Are there any specific players at Spurs, or Southampton, that you feel could have made the jump under Poch? Or is the broader issue that ultimately even these two clubs aren’t producing enough quality players?

Onomah and Winks would’ve been useful last season. Winks is a better player than Mason, as was evident in pre-season. I think there were moments throughout last season where Onomah’s crisp passing and dribbling would’ve helped the team too.

Whether accurate or not, is there a benefit in Pochettino’s reputation as a guy who “gives the kids a chance”, for example in attracting young talent to the club and incentivising those academy kids already on the books?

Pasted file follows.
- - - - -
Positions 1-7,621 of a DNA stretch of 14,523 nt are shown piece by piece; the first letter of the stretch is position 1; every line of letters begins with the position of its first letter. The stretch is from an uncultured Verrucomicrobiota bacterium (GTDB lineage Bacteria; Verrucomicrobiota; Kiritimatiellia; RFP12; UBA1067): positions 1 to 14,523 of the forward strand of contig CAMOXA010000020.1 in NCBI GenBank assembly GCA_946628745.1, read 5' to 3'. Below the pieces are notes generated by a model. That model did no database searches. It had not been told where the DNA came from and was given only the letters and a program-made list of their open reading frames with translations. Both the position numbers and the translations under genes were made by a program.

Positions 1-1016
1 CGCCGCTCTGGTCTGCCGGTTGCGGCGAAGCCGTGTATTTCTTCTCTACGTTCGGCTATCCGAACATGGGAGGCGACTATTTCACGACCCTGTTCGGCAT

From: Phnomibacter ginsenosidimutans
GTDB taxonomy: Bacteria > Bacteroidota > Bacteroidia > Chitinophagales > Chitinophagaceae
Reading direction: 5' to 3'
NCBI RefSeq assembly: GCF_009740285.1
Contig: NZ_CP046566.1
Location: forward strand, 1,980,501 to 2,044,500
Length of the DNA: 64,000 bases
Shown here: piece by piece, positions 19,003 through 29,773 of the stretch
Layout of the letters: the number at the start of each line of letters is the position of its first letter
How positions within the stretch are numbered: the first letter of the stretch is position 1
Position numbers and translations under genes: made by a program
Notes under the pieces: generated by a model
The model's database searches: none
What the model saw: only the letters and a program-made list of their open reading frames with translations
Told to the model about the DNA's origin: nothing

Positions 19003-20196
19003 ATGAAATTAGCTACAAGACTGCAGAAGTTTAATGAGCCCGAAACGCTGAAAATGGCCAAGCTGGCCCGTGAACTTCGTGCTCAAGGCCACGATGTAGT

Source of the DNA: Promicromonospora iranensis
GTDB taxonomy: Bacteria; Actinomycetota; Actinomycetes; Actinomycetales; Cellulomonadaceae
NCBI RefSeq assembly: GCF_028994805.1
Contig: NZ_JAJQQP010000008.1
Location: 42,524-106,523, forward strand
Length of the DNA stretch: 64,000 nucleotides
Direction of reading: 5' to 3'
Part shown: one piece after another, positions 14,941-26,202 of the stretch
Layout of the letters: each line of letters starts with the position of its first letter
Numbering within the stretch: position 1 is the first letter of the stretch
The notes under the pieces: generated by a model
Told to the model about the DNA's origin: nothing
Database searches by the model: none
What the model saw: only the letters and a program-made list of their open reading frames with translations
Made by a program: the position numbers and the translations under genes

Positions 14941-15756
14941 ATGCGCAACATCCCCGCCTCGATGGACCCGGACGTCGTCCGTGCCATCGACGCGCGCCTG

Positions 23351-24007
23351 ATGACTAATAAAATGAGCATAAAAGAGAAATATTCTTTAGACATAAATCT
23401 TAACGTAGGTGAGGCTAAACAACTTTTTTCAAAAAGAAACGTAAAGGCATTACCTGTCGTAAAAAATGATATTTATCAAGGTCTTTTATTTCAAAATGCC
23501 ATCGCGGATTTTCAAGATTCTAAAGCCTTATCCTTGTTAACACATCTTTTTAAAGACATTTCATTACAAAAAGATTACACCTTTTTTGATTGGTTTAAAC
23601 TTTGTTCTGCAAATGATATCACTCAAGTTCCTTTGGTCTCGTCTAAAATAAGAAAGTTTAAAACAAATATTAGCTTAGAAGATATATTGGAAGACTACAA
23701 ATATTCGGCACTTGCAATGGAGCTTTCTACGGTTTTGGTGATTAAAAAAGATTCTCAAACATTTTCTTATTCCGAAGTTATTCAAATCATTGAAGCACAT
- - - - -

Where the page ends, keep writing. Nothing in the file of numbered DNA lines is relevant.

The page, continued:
There is a definite belief throughout the academy that if you work hard and meet targets you will eventually be given a chance in the first-team, so yeah, that perception adds an extra bit of drive for academy boys.

It’s still quite early in the season, but are Harry Winks, Josh Onomah and Cameron Carter-Vickers playing enough football?

To put it simply, no. It’s great that they have the opportunity to learn from all the experience and knowledge at Spurs but there comes a point when they need to put it into practice or risk stalling as players.

Of all the signings this summer, the one that surprised me the most was Moussa Sissoko. The minutes he finds may well be at the expense of Onomah and Winks, which doesn’t sound ideal. Is there a risk that these two in particular get stuck, as so many kids at other clubs seem to be, in the vicious cycle of being too inexperienced to start, but not being able to gain that experience?